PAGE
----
1. Shock spring. The stock 48 N/m shock spring is too stiff for anyone under 190 pounds. If you weigh less than 190 pounds you will not be able to get any preload on the shock spring. We run the 45 N/m shock spring from the 250SXF on our 350SXF. The shock needs to have preload on it—if you can’t get preload on the spring for your weight, then you need a lighter spring. KTM will change to the 45 N/m spring for 2017. We run the low-speed compression at 15 out, the high-speed at 1-3/4 turns out and the rebound on 10. When we have issues, we start with the high-speed adjuster first and then move to the low-speed clicker.

2. Race sag. We run 105mm of sag. KTM recommends 110mm of sag, but this is way too much and not only eats up shock shaft travel, but kicks the head angle out so much that you have to slide the forks up very high in the clamps to get the bike to turn.

3. Peak power. The KTM 350SXF makes makes 54.41 horsepower, which is more than a CRF450 makes, but it makes its peak horsepower at 13,400 rpm. That means that if you shift before peak, you will get less horsepower. Thus, you should never shift. To help with this high-rpm necessity, we run a 51-tooth sprocket. It tightens up the ratios and helps get to 13,400 rpm quicker. We repeat—do not shift.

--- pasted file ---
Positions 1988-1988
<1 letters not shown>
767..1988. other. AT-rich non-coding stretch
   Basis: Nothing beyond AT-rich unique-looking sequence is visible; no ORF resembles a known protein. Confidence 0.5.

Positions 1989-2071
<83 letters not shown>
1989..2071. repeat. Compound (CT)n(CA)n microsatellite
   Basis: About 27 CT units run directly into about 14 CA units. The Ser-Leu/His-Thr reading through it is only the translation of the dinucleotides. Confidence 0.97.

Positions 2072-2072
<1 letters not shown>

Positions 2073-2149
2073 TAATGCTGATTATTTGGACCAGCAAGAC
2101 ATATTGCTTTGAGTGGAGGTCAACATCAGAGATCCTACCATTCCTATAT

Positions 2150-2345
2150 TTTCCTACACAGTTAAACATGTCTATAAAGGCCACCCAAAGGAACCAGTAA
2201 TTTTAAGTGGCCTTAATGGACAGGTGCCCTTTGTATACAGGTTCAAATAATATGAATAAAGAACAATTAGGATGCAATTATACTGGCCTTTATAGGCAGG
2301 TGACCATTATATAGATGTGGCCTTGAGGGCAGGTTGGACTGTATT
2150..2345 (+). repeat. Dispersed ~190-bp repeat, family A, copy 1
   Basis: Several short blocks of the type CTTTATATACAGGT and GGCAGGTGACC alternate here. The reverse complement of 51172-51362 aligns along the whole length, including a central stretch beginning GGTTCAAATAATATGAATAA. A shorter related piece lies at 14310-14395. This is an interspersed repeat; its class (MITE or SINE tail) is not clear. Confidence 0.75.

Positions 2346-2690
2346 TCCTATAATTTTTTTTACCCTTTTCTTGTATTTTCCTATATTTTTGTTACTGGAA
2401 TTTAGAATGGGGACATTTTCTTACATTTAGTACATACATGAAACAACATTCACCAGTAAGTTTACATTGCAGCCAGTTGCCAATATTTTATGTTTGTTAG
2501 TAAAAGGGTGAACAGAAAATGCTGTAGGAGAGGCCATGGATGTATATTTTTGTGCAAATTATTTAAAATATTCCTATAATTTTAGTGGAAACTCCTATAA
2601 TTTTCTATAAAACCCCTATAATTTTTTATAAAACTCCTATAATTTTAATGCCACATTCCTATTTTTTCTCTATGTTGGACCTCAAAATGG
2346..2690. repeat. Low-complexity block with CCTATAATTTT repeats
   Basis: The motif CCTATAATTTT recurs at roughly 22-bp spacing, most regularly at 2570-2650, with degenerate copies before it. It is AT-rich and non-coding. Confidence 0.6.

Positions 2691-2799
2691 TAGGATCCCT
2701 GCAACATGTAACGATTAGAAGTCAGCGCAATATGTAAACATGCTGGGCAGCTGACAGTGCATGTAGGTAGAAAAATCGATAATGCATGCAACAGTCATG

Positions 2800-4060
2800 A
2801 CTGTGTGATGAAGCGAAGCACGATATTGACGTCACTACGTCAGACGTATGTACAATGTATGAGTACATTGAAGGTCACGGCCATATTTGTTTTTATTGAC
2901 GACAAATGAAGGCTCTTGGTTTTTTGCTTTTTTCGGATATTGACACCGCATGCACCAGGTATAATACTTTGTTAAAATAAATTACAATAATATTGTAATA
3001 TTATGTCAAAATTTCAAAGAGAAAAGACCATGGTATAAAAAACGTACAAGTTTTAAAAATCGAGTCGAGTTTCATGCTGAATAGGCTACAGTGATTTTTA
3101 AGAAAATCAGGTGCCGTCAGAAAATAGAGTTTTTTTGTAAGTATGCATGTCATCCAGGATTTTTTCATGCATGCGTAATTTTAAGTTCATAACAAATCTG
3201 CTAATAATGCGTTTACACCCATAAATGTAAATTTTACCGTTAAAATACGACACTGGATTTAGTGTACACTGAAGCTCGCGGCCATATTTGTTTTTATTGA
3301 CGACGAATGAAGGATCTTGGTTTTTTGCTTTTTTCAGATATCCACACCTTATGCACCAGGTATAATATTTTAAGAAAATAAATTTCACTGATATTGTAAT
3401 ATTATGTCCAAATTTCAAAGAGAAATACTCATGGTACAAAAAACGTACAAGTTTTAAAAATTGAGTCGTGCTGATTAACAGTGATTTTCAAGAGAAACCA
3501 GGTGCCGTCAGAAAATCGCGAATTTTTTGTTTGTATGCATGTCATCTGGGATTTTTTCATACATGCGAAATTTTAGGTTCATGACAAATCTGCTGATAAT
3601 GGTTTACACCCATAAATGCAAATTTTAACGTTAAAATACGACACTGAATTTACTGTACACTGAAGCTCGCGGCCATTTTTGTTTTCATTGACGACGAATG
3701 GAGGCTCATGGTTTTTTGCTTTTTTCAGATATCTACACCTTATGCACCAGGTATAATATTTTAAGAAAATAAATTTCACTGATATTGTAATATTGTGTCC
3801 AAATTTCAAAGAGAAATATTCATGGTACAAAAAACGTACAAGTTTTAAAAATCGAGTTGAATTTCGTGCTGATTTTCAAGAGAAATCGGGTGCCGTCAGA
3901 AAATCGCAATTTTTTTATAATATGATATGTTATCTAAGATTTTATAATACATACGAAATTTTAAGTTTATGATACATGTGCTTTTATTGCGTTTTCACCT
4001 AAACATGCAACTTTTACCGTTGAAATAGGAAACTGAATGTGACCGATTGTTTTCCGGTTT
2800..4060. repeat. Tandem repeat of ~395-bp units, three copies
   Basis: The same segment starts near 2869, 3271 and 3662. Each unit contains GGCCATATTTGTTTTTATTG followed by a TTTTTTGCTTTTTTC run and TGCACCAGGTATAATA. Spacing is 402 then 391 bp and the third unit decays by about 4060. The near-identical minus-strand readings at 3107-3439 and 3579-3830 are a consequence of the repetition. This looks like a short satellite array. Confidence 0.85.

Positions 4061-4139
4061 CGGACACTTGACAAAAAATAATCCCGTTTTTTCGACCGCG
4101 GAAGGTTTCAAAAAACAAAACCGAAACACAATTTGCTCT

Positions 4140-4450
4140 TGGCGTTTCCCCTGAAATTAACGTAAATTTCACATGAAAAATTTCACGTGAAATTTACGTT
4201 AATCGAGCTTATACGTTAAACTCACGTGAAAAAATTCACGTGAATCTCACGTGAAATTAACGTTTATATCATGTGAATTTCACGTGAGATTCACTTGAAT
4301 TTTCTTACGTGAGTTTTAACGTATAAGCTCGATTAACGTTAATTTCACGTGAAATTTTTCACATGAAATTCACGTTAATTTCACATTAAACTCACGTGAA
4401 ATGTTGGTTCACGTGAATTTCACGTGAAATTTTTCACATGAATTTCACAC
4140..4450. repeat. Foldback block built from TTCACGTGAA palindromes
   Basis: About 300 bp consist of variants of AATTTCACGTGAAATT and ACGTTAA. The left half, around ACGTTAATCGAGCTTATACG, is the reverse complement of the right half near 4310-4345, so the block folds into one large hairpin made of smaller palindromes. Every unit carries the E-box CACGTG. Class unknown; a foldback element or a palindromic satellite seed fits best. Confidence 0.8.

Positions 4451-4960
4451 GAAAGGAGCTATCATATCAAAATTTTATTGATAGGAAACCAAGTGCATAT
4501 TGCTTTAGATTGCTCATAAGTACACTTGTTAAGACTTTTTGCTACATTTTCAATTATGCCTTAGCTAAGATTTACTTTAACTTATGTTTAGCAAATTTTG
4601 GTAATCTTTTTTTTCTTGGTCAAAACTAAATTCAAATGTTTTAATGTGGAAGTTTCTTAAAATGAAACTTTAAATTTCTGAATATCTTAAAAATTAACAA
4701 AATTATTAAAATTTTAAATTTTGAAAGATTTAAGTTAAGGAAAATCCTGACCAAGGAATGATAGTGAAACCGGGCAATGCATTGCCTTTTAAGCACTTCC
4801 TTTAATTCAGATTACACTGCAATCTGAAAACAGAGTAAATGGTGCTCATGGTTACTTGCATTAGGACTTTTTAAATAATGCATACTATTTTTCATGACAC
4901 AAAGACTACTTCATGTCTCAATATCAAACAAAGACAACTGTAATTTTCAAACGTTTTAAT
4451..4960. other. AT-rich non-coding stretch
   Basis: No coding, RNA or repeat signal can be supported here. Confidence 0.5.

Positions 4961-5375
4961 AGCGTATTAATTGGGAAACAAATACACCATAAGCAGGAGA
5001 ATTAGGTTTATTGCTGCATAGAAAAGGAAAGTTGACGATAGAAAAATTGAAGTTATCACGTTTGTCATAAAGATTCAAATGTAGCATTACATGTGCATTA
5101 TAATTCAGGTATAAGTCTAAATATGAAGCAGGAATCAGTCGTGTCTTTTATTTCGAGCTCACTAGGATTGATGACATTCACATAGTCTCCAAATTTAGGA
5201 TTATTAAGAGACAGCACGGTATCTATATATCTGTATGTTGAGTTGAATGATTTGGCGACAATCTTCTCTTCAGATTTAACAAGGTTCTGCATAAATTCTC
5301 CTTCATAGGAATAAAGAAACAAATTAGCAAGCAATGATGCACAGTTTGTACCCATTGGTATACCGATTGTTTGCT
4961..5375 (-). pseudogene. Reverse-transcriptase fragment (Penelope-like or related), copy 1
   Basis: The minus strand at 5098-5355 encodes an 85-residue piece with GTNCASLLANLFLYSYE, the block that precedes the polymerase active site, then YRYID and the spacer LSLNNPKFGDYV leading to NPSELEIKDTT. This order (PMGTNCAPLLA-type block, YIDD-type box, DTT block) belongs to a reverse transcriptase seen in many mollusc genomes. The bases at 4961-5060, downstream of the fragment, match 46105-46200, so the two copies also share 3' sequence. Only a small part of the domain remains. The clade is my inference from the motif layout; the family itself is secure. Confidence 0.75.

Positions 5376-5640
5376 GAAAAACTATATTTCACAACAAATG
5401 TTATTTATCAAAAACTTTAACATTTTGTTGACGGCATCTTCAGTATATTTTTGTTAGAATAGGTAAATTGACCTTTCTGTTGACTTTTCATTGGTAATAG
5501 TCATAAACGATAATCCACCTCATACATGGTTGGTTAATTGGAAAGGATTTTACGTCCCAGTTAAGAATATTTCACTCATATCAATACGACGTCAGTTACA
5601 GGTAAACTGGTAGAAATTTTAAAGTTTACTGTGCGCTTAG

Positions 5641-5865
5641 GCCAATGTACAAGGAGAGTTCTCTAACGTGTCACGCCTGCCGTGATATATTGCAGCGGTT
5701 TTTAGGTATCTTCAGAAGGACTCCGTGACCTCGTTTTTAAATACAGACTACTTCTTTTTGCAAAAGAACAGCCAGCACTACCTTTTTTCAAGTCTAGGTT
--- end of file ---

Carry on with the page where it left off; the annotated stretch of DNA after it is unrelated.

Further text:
4. Sprocket bolts. Watch the sprocket bolts. They come loose all the time.

5. Tubes. The stock tubes are very thin and light Pirelli tubes. You will get flat tires with these tubes.

6. Neutral. Neutral is hard to find when the engine is running, but that is so that you can’t accidentally hit it on the track. Once you shut the engine off the tranny can easily be put into neutral.

7. WP forks. The 2016 forks have been replaced with much better performing WP AER forks in 2017. As for last year’s 4CS forks, we’ve had Pros run them at 1 click out on compression, 6 clicks out and when Mike Alessi rode our bike he turned them to 11 clicks out. Slower riders will be happier in the 16 to 20 click range. These are not the greatest forks on the showroom floor, and are best suited to Novices and Vets. Fast Intemediates and Pros will hate them. We suggest sending them to your favorite suspension tuner—as for us, we run WP Cone valves forks on our 2016 350SXF—this is WP’s version of A-Kit forks. They cost $3400.